You'll find Rose Blanche and the lighthouse at the end of the road, literally. As you leave the ferry terminal in Port aux Basques, the first exit to the right is Highway 470, Isle aux Morts. Take the road east for 42 km to get to Rose Blanche and the lighthouse.
If you are coming towards Port aux Basques on the Trans Canada finding Highway 470 isn't easy.It looks like you are driving into the ferry terminal. You'll even pass signs thanking you for visiting the province. But relax, just before you get to the terminal, there's a final exit for Highway 470.
The road along the south coast ends at Rose Blanche. Most living communities east of here along the south coast are only accessible by a coastal ferry that does not take cars. The drive to Rose Blanche is spectacular. Chances are you have never seen a landscape like this! The road follows the coastline winding up, down, left and right. It's difficult to drive more than 60 or 70 km/h for most of the route. Although paved it can be a little rough at times. As you approach Rose Blanche, you'll start seeing signs for the granite lighthouse.
The Granite Lighthouse in Rose Blanche sits high over the town at the waters edge. It was built in 1871 from locally quarried granite, of which there is no shortage. After falling into serious disrepair it was rebuilt in the late 90's. You can actually go into the lighthouse starting mid June till the end of August. We visited in early June, when a lot of tourist sites in Newfoundland are still closed.
From the parking area you you can take one of two well maintained paths that create a loop. The first route is straight up and over the hill. This part of the path gives you a great view of the town of Rose Blanche and the surrounding area. The second path is accessed through a gate that takes you down towards the water and around the base of the hill. It is a bit easier to walk. The lighthouse has a medieval appearance, especially on a foggy, cloudy day. You can see by the rocky shoreline why they built it originally. This coast line is notorious for shipwrecks. Even far out over the water you can see waves breaking on barely submerged rocks. You can also see the recently resettled (2003) community of Petites off in the distance to the east.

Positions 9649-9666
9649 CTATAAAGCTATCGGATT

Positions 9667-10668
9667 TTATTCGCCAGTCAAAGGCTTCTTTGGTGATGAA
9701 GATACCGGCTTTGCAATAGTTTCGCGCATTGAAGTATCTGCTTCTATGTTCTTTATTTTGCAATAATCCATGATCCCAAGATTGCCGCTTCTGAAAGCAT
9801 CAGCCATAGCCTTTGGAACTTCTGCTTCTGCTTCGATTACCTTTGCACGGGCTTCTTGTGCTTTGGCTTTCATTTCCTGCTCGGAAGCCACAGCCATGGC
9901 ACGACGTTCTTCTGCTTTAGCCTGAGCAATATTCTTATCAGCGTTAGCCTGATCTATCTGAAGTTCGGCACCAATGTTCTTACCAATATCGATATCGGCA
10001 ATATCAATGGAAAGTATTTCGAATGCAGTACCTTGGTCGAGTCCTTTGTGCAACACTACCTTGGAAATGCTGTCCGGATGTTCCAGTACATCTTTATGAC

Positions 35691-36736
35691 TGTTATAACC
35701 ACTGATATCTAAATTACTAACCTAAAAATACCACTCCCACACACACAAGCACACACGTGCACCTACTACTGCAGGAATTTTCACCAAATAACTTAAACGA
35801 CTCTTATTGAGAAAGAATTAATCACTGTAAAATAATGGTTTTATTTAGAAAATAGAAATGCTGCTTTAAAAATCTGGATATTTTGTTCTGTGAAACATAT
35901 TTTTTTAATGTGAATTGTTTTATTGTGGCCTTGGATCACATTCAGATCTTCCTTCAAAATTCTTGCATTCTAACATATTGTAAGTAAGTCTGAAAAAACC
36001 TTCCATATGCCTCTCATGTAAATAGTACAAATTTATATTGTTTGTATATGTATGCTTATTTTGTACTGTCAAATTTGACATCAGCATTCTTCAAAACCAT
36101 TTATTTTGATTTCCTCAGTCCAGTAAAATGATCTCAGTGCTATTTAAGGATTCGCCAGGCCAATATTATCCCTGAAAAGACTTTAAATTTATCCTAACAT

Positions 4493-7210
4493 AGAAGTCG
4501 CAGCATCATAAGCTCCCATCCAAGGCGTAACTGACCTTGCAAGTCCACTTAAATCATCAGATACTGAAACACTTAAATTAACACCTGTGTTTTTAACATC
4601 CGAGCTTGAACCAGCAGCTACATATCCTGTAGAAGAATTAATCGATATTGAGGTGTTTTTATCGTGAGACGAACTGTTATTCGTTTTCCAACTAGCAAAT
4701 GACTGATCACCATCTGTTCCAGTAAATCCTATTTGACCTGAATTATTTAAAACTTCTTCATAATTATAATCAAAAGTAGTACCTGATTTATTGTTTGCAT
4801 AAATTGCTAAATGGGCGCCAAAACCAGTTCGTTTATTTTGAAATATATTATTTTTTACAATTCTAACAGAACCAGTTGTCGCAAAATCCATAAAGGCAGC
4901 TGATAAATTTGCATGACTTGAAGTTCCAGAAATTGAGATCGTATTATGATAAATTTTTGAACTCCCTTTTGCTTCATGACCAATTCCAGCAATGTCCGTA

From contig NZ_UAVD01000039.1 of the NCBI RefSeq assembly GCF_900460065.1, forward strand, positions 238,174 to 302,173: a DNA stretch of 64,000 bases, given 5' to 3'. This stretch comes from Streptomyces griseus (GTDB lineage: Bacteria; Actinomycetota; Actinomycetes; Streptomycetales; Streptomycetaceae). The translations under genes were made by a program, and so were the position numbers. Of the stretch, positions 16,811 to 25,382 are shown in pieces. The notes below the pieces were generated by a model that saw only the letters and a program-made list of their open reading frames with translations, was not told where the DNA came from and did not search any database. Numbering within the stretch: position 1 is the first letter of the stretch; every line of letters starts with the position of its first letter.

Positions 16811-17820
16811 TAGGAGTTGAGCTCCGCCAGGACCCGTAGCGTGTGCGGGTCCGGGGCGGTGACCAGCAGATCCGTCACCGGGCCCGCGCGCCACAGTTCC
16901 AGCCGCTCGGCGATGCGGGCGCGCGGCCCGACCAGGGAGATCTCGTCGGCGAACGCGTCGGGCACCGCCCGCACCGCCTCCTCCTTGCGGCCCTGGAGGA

A number of tourist attractions in Newfoundland are not open in June. They don't open until they can hire students for the summer. You can still hike over and see the lighthouse. The washrooms were locked up, so we stopped at the town hall in Rose Blanche and they were happy to have a chat, and let us use the washrooms.
While you are in Rose Blanche you will also want to hike the Harbour Le Cou Old Road Trail.
We've written two blogs on topics that might interest Rose Blanche visitors. If you like to hike, there are some great trails near Rose Blanche. For lighthouse enthusiasts, we've written about the trails that we've visited on the west coast.
(click photos to enlarge, click caption for mapped location)
There is a Bed and Breakfast that is part of the lighthouse grounds and during the open season you can get inside the lighthouse and partake in various scheduled activities.
While walking trails we often find ourselves wondering how the various interesting formations came about. Our understanding of geology is pretty limited. We purchased a great book titled 'Geology of Newfoundland' by Martha Hickman Hild.
The book has GPS co-ordinates, photos and descriptions of 48 sites across the island. The level of information will satisfy serious rock hounds. In our case, we are able to glean enough to satisfy our curiosity. We keep the book in the truck, it does not matter what part of the island you are visiting, there will be an interesting site nearby.
We bought a copy ahead of our September 2015 trip to scout out sites we wanted to explore. The book is available on Amazon and you can purchase it through this link.
Before you head to Newfoundland, you may want to consider one or more of the great field guides that are available. We have done short reviews of the following: